br On architecture For Banham the question is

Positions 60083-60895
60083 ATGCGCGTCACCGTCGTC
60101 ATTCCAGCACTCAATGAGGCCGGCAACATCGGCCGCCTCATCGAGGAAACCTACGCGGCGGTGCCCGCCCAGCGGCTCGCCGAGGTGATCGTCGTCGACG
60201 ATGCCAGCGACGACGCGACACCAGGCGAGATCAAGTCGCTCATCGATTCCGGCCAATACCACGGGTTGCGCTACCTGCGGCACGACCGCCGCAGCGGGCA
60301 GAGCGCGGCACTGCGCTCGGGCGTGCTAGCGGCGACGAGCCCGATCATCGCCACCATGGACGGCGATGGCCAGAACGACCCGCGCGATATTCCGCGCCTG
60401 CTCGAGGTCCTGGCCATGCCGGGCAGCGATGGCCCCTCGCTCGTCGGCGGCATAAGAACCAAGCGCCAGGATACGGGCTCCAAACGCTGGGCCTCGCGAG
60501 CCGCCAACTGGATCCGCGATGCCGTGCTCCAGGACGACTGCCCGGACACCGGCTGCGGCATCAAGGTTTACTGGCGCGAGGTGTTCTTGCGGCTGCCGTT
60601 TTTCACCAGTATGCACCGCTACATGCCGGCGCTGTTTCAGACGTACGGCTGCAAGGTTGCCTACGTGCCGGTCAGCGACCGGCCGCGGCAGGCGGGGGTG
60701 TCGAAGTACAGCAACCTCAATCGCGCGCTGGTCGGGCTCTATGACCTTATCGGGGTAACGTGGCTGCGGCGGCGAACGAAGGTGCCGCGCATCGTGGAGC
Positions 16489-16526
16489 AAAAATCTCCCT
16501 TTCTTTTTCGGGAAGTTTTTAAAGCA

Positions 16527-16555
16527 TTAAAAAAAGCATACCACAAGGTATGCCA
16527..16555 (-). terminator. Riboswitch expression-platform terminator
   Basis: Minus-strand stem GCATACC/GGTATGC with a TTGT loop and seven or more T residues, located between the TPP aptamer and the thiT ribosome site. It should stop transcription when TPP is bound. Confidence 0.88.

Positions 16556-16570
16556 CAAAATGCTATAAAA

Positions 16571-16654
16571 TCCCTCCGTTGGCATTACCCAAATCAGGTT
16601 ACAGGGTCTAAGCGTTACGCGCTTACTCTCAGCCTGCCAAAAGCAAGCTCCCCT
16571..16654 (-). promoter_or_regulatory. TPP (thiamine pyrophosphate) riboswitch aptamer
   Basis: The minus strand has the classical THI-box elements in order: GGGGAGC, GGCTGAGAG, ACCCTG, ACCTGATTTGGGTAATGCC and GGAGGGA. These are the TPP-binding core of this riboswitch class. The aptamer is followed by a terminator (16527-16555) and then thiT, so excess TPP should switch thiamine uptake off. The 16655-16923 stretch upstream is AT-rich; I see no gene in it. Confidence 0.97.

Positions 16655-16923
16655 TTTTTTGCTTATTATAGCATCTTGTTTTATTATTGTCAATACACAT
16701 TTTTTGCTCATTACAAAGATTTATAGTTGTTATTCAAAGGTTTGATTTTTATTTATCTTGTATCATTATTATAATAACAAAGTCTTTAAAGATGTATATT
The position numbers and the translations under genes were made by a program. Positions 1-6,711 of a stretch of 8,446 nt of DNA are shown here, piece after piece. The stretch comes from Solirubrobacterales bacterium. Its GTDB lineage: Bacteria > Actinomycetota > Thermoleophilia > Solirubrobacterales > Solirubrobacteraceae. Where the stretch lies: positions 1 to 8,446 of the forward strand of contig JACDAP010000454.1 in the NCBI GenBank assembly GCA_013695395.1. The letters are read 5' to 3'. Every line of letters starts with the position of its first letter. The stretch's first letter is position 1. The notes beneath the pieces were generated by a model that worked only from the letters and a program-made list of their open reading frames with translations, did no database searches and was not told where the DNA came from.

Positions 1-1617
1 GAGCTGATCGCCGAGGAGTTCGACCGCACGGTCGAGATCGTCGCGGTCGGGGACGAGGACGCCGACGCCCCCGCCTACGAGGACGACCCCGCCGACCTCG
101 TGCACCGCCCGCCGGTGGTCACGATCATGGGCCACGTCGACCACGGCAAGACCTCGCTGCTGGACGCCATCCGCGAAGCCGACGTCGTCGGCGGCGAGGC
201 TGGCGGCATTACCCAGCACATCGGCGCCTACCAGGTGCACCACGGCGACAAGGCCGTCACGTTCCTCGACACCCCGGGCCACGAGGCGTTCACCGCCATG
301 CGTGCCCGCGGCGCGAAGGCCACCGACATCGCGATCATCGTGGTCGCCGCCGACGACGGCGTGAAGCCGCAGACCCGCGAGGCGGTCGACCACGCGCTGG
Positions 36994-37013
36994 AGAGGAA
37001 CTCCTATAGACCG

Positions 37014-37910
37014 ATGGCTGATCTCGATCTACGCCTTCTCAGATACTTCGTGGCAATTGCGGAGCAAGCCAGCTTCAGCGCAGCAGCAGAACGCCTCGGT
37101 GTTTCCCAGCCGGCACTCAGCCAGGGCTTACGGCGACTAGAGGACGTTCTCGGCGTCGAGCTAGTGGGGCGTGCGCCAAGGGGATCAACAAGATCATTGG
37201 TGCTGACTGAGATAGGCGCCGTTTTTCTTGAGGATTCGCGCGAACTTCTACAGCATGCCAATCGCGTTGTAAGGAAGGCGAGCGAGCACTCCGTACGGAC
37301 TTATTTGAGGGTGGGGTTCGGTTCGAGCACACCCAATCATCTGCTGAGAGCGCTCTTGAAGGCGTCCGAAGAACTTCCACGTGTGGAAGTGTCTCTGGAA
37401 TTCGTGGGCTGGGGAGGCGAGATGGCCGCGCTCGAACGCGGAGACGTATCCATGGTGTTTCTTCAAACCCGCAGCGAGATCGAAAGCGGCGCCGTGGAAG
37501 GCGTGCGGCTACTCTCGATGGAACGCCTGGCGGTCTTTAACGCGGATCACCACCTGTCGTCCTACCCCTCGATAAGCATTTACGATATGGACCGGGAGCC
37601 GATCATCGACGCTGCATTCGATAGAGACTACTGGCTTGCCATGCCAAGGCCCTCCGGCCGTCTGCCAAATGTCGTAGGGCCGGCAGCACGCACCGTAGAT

On architecture For Banham the question is crystal clear concerning its design quality in response to human needs (Banham, 1975: 154, 1999: 13). Banham speaks of human needs in its contemporariness. Of course, human needs are not simply in terms of utility and accessibility. Banham understands the needs in the broadest sense of the word “function” that brings about the effect of spectacular aspects concerning the contemporary design. Function and design as entry points of architectural criticism are undoubtedly not Banham invention. Since the beginning of the 1900s architectural criticism has explored various aspects of architectural presence beyond its stylistic idiosyncrasy. Since then architectural criticism has dealt with several different aspects of function ranging from pragmatic to symbolic dimension (Ligo, 1984: 97). On the other hand, design, as a crucial aspect of the architectural theory, history and criticism of the 20th modern movement in architecture, is probably one important point of the contribution of Banham that concerns the discourse of architecture. The thing of architecture, if for Banham, is not about the look, but the quality of experience in its space, construction, form, and material. The question concerning architecture remains seemingly nebulous if we do not trace back its conceptual origin. Marcus Pollio Vitruvius (80–70 BC–15 AD) is probably the first architectural theorist who has handed down “architectura” and “architectus” as concepts to us in his book: “De Architectura Libri Decem” from the Roman Augustan Period (Granger, 2008: ix–xxviii). Vitruvius does not provide us with the definition of architecture, but he does give us principles so that one is able to qualify whether a building work belongs to architecture or not. Even though in ancient Greek language it special info is hard to find the word “architecture”, the concept is probably composed by two words: archi (first, origin, principle, chief)+tecton (carpenter, builder) or techne (expertise of making things) or technites (skilled person, master craftsman). Vitruvian architectus stems probably from the Greek word architecton meaning master builder. With respect to the Greek concept archi, architect and architecture are associated with something original, creative, and excellent in terms of production. The notion of archi denotes the creative capacity of production as well as the originality of its form, function and construction. To a certain extent, architecture is about building works which are technically, functionally, and aesthetically phenomenal. Indeed, something phenomenal is at the capacity that shows itself as somewhat innovative in dealing with human condition. In dealing with human condition, Vitruvius in his book gave some criteria of training for architects which have been mostly incorporated in architectural education today. In short, an architect is a cultural person with well-rounded knowledge and skills of planning, designing, constructing, and managing the built environment which is safe, convenient, healthy, and attractive. In the course of time, architecture evolves in its representations, structures, and meanings. However, there is something permanent that, as a concept, architecture is not for any building work, but in some ways concerns masterpieces. Because of this quality, architectural history comes into discourse. In addition, Banham values architecture in its masterpiece\'s characters that rests upon the authority and felicity with which they give expression to a view of men in relation to environment. In modern context, architecture is not any more a privilege of a few social milieu and classes, but democratically accessible for all people. Modernity liberates architecture from its social exclusiveness and makes it accessible and affordable for all in terms of property and public art. All this is mad possible because of the rationalization of the modern design and the technological production system. In other words, modern science and technology enables architects, artists, and builders to present a new architecture in history. In the words of Gropius (1965: 20), this new architecture is the inevitable logical product of the intellectual, social, and technical conditions of our age. Modern culture of architectural design is nothing but the response to the engagement with the contemporariness. Then, what is history for art and architecture?